levels of service may become the expected norm after funding is exhausted.

Integrated Management Lends ARRA Projects Credibility

Many savvy SLGs also have established dedicated offices to manage the ARRA administration process. And more states would be wise to establish an integrated project team (IPT) approach to their recovery projects and programs. In doing so, projects will sustain a far better chance of meeting the outlined requirements on time and within budget.

An IPT ensures that key stakeholders -- those involved from the requirements development stage through the acquisition process, and throughout the entire project life cycle -- are engaged and committed to the project's outcomes. In addition, changes in project scope and schedule can be more efficiently managed in an IPT. Individual roles of the IPT members can also be developed to address risk, reporting and other functions in a more disciplined manner. Ultimately discipline is what's needed to fully comply with ARRA transparency and accountability standards.

In some cases, a group of experts -- called "tiger teams" -- may be assembled to facilitate rapid completion of specific project stages. Originally a military reference for a team of commandos, the term has a somewhat different meaning in the civilian world. Its role in the nonmilitary work environment can vary, along with the effectiveness and efficiency of its use.

For instance, a tiger team cannot wave a magic wand and complete the entire acquisition and project life cycle for a major project in only a few days; nor can they be responsible for fixing "broken" projects. Let's face it: Processes that were dysfunctional before adding stimulus funds are still dysfunctional. Instead, the tiger team might be called upon to complete a specific stage in the process. For example, a team of internal and external experts could be created to help write the statement of work after project requirements have been completely analyzed and documented.

As tempting as it may be to "bring in the hired guns," there are benefits to using internal IPTs to manage ARRA-funded projects. In the long run, for instance, internal IPTs have a vested interest in each phase's outcome -- from requirements conception to project completion. ARRA projects also can provide beneficial development opportunities for internal team members. And so, project leads who are planning the implementation of recovery projects will want to consider on a case-by-case basis whether or not the use of internal IPTs is the most efficient method, given the project's variables.

Perhaps the most effective approach to managing an ARRA project is to combine the IPT effort with the use of existing contract vehicles. SLGs have access to many existing federal and state contracts that fulfill most needs. However, if the team decides that an alternate procurement strategy is warranted, a performance-based contract is the recommended vehicle. It should be awarded to the contractor that incorporates performance metrics and milestones in best alignment with the project's work breakdown structure. In addition, the contract should include reporting standards and milestones that correlate with the ARRA requirements. Bear in mind that the most widely accepted reporting process to measure project performance is earned value management.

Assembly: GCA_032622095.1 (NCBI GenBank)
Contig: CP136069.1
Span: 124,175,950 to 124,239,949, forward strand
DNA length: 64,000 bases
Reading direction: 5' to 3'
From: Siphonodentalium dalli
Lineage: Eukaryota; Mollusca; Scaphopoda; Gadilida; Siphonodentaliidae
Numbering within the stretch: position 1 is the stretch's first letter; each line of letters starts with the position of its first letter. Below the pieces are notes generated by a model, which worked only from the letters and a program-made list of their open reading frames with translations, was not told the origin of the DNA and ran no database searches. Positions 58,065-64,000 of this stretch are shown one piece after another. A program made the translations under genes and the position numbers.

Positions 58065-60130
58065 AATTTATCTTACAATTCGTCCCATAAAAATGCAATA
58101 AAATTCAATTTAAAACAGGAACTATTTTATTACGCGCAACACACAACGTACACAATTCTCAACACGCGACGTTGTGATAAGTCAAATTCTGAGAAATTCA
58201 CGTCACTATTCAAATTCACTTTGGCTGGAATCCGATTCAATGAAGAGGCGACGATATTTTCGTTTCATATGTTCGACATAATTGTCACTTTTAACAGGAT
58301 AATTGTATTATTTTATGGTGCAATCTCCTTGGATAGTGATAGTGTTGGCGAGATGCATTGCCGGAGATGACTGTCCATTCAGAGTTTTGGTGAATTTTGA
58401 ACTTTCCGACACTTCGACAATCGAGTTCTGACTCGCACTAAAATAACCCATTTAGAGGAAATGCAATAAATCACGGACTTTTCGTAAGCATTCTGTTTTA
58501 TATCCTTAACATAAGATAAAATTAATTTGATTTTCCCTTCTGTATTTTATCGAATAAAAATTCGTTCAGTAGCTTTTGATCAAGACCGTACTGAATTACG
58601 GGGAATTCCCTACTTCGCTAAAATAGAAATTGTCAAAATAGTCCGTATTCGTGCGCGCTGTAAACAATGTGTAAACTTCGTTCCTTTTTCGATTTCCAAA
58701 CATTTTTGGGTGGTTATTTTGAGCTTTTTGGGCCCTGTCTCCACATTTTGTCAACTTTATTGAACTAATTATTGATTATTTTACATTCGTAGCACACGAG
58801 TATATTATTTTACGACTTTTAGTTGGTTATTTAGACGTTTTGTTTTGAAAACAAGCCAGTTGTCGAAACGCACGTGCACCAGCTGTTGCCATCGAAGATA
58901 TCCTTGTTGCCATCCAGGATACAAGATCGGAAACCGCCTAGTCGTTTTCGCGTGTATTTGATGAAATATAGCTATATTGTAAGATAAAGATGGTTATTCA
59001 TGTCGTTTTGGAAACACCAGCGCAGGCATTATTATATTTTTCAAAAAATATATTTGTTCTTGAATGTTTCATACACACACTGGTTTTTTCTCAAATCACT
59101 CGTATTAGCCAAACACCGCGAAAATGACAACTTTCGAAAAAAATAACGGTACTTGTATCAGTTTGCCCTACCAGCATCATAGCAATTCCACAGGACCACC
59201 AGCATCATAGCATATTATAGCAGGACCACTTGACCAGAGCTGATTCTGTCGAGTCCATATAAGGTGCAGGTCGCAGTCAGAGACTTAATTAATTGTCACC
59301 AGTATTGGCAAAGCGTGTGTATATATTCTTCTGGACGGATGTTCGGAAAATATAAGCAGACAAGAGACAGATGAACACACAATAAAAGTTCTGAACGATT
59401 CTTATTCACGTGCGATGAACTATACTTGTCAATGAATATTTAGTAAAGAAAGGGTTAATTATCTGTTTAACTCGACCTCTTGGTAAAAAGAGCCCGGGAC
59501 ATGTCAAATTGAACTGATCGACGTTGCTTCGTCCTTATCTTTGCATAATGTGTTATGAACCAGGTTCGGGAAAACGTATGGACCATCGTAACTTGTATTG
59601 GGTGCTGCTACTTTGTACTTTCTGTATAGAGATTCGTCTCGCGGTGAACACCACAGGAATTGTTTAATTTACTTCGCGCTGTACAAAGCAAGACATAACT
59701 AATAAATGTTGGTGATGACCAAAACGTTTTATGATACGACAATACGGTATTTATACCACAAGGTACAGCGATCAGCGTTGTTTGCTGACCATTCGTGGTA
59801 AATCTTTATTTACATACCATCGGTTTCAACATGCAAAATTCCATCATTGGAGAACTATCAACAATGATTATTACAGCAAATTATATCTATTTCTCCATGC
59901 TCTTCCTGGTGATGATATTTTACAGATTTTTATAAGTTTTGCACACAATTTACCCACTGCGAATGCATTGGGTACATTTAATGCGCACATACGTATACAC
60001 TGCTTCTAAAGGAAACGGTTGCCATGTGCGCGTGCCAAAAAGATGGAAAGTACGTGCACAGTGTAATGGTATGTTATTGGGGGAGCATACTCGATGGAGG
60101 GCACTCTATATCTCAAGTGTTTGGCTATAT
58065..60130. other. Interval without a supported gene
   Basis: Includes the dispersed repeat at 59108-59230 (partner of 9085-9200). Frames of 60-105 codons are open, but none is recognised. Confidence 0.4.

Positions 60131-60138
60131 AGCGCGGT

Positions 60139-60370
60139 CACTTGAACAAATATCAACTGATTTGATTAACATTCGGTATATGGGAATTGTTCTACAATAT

Regardless of the variables, in order for any IPT to function properly, it's essential to train team members and extended supporting members in the best practices of program and project management. Here's a key to putting this all in perspective: If you've ever traveled to a foreign country where you don't fluently speak or understand the local language, you've probably found that speaking slower or louder in your own language isn't an effective way to get your point across (i.e., It's amusing to the listener, but not effective). Similarly the most efficient and effective method of managing projects is to ensure that all stakeholders speak the same language -- literally and

Bill Damaré  |  Contributing Writer
Bill Damaré is regional vice president of government markets for ESI International, a provider of project management and contract management courses and training. He has more than 20 years of experience in business management, and currently leads ESI's government business. He holds a bachelor's degree in business management from the University of Maryland. For more information visit www.esi-intl.com.